Lycos founder seeks new breed of Web pioneers

BOB DAVIS, founder of Lycos
BOB DAVIS, founder of LycosJoanne Rathe/Globe Staff

Before there were Google and Bing, Internet pioneer Bob Davis founded the search engine company Lycos Inc., which became the way millions of people first encountered the World Wide Web. Davis, who grew up in Dorchester, spoke recently with Globe reporter Michael B. Farrell about the rise and fall of Lycos as well as moving from entrepreneur to venture capitalist at Highland Capital Partners in Cambridge and helping Massachusetts grow the next generation of Internet companies.

How did you start Lycos?

The initial concept called searching the Web was developed by a brilliant scientist at Carnegie Mellon University in Pittsburgh. But he wanted no part of being in a business. A friend of mine, venture capitalist Dan Nova, found him and was wrestling with whether or not he wanted to buy this technology. I said I’d run it. I had the perfect Internet company: no revenue, no customers, no earnings.

What happened? Why didn’t Lycos become Google?


We sold Lycos around the peak of the [dot-com] bubble. In 2000, we were approached by the [Spanish telecommunications firm] Telefonica, and they wanted to buy the company. We sold it for $5.4 billion.

If you had it to do over again, would you have sold it?

I don’t know. The company certainly lost a lot of focus after it was sold. I would love to have seen the legacy of Lycos still stand tall. But ultimately our job was to create shareholder value. And we created a ton of shareholder value.

What has been Lycos’s influence in the world of Internet search?

What Google built its platform on is something called PageRank, which is a concept that Lycos pioneered. Even more than that, we developed a portal for the Web. The Internet, without search, is a useless card catalog and library.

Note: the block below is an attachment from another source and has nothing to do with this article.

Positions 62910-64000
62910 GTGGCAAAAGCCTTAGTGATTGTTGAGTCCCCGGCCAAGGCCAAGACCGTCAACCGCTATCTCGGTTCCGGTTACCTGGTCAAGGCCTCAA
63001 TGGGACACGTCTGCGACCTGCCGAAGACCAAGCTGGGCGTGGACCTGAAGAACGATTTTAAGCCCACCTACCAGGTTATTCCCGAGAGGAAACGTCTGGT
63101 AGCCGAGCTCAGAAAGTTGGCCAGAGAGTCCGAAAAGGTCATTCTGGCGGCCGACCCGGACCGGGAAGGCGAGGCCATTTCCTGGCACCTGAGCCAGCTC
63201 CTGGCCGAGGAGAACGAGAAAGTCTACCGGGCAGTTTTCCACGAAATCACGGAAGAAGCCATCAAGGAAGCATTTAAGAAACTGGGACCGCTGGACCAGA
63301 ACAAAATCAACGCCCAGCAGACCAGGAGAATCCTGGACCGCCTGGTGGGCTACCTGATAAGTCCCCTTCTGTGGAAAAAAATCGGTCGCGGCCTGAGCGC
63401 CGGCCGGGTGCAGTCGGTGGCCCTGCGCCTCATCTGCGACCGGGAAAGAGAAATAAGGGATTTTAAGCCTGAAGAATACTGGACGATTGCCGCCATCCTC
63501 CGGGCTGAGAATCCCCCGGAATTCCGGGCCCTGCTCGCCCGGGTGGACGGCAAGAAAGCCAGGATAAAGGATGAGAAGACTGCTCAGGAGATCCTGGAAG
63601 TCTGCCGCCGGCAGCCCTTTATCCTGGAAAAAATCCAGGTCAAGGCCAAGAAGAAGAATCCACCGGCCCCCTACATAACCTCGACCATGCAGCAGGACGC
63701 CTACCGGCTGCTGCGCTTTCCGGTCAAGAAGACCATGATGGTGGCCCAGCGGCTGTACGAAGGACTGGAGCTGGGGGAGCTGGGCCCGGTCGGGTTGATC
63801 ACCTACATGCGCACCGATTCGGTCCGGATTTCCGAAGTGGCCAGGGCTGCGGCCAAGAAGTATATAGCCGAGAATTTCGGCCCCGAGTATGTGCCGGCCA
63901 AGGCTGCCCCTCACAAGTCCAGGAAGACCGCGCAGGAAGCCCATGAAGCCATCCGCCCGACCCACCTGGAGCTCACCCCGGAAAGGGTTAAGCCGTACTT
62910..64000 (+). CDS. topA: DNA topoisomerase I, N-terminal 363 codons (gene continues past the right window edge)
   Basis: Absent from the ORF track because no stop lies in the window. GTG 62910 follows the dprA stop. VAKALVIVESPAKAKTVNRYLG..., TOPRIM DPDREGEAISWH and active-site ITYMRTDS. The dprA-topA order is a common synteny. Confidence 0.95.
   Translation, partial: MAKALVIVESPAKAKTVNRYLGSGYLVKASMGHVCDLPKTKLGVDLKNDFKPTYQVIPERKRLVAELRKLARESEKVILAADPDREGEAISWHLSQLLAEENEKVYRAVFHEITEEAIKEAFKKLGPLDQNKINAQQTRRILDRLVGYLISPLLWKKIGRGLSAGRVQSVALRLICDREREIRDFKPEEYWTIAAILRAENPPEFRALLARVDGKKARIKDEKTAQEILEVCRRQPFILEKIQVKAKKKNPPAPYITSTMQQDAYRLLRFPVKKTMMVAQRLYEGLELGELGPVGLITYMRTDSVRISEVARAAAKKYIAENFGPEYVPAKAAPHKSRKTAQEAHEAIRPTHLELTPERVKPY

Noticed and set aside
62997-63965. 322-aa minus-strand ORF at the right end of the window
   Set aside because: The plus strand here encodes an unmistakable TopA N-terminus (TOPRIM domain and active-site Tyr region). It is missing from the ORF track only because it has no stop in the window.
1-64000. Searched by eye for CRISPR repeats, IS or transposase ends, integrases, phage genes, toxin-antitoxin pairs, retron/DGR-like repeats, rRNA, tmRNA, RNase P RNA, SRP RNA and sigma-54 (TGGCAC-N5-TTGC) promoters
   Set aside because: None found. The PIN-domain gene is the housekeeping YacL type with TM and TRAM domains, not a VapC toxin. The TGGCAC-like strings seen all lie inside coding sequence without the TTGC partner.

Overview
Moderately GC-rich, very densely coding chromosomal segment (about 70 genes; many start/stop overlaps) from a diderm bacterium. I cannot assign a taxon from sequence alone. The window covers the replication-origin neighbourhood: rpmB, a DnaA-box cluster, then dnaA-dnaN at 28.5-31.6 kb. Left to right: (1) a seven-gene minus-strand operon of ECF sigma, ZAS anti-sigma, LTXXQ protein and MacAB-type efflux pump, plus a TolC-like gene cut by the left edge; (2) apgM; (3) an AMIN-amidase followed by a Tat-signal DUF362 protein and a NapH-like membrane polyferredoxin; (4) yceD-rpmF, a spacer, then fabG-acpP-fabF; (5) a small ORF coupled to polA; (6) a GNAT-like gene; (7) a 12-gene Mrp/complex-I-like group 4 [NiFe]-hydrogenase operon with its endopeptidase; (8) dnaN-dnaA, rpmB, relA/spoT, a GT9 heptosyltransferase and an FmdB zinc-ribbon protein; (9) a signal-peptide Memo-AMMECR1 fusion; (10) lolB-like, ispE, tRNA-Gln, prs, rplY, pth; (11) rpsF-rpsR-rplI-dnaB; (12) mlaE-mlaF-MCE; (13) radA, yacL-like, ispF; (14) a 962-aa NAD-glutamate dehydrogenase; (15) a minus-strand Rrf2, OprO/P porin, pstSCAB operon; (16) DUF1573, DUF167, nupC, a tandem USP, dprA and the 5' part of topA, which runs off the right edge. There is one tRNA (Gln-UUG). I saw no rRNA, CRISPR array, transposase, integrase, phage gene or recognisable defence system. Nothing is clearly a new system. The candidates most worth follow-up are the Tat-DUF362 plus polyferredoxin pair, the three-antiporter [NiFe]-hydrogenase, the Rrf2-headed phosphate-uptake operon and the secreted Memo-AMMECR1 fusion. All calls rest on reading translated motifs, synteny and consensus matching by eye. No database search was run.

So, did you take a long holiday after you sold it?

No, I didn’t take any holiday. After I sold it, I stayed the CEO of what became Terra Lycos. I did that for about five months and realized I didn’t enjoy it. When I decided to leave, that afternoon I was on a flight to my first day of work at Highland.

Why did you join a venture capital firm instead of starting a new business?

It’s fun participating in the building of other [companies]. We find great entrepreneurs and great people to build stuff, and then we stand back and say, “Wow, what a great job.’’

VCs like to talk about successes, but tell me about an investment that didn’t work out so well.

The first investment I made at Highland. It was a software company, and we ended up selling it to a company in Europe. We lost a little bit of money. I was coming out of Lycos, but jumped into a category that I didn’t know. So when it faced challenges, I found that I wasn’t able to help.

What about a success?

Quattro Wireless. When we kicked off Quattro about five years ago, the idea to see websites on a mobile phone was a new concept. Quattro came along and offered a way to take all of what companies do on the Web and make that a good experience on a phone, and at the same time showing advertisers how to monetize that. We ended up selling that to Apple Inc. for what was reported to be $275 million.


Is Massachusetts still losing technology talent to Silicon Valley? The ultimate incubator that we have are universities, but we still see far too many people moving West when they graduate. There’s an ecosystem that Silicon Valley has built that doesn’t exist here. Other than EMC, we don’t have a large, multinational technology company in Massachusetts. We have been a fertile area to grow companies for West Coast companies to acquire, but we haven’t been able to develop the companies willing to stay.

Why did Highland move from Lexington to Cambridge?

We moved here for one reason: You want to fish where the fish are, and the entrepreneurs are in Boston and Cambridge.